As time moves forward and we, as individuals, learn to be more politically correct, inclusive, and egalitarian; as we deep dive into the slew of societal issues we should be addressing, we must place mental health as a priority.
There is no sure way to identify a person suffering with mental illness yet still, Stats Can reports that, 1 in 3 Canadians will be affected by it in their lifetime and these are just pre-Covid numbers.
Getting help, can be as daunting as admitting to the problem because let’s face it, who does one get help from when it’s unclear what help should look like? Where to get it? Or who pays for it?
In an ideal world, people would not have to go at it alone.
Companies could provide mental health & wellness benefits so employees could have direct access to experts. Canada’s top 100 employer awards would be given to businesses doing their part in offering mental care to their workforce. And Human Resource departments would stress the importance of language to avoid, in the code of conduct handbook.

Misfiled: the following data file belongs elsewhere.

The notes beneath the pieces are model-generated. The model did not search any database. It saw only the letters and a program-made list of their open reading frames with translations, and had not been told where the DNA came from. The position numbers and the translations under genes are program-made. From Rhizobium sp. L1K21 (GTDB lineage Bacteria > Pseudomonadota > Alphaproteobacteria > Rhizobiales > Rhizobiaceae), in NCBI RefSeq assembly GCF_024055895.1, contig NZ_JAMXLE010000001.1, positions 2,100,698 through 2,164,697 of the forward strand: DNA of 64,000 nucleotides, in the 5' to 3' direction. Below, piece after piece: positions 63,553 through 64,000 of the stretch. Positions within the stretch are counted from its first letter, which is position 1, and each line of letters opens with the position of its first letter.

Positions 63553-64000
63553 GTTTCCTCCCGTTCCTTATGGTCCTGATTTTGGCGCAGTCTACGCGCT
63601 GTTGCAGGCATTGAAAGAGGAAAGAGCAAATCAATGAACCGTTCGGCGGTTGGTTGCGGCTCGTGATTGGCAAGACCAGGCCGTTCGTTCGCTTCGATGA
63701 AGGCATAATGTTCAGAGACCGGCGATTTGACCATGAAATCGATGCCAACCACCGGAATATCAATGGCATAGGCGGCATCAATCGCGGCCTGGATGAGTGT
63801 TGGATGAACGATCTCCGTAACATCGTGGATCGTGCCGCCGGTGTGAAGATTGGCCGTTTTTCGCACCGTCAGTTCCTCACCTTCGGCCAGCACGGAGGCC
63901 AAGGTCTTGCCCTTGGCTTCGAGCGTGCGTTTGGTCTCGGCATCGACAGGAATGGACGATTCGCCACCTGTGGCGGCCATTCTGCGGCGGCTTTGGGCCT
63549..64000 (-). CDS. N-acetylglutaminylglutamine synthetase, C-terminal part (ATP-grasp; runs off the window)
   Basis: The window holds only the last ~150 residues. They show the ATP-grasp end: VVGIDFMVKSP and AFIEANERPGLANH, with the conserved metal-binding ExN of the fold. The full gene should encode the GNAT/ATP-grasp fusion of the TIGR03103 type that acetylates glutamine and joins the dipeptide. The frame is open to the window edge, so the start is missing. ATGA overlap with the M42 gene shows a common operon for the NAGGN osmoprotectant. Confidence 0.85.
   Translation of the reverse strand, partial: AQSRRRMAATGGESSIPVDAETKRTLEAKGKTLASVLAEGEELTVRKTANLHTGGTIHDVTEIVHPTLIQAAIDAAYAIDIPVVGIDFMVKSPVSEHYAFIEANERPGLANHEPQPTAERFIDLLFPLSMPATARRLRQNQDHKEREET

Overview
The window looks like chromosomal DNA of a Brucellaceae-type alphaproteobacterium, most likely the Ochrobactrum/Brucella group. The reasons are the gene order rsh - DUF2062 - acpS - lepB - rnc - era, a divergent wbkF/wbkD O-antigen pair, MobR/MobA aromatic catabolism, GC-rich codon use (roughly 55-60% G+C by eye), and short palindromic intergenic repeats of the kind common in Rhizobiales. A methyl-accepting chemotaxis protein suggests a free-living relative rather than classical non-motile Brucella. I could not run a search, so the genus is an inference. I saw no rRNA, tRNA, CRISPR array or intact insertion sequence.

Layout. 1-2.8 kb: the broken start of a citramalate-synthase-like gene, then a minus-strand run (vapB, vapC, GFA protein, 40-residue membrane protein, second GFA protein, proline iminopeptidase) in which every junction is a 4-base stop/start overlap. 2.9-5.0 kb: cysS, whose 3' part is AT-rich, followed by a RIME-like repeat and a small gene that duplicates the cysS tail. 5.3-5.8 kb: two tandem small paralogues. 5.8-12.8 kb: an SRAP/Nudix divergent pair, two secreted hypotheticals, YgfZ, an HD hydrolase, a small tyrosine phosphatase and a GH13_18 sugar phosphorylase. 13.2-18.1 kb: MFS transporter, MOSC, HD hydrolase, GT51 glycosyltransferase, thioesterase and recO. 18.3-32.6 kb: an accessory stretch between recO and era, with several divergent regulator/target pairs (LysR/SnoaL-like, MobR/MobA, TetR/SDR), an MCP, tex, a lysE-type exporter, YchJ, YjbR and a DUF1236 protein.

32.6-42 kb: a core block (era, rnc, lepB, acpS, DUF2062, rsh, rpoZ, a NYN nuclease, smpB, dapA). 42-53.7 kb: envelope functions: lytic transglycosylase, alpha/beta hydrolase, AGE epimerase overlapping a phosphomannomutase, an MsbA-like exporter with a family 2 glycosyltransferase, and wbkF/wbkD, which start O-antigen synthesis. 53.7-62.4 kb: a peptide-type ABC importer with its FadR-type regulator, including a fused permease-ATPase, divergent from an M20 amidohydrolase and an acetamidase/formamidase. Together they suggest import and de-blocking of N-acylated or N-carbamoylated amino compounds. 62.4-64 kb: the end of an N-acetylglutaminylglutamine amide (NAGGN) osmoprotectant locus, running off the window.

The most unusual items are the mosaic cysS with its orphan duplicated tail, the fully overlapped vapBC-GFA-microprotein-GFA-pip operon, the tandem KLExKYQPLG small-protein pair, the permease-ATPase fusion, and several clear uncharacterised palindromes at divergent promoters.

More and more companies are creating a Diversity and Inclusion department but starting the discussion around mental health in the workplace, is seemingly a slow process. This is where we need everyone to step up and ask that mental health awareness be a part of the agenda.
We could make a difference if we try.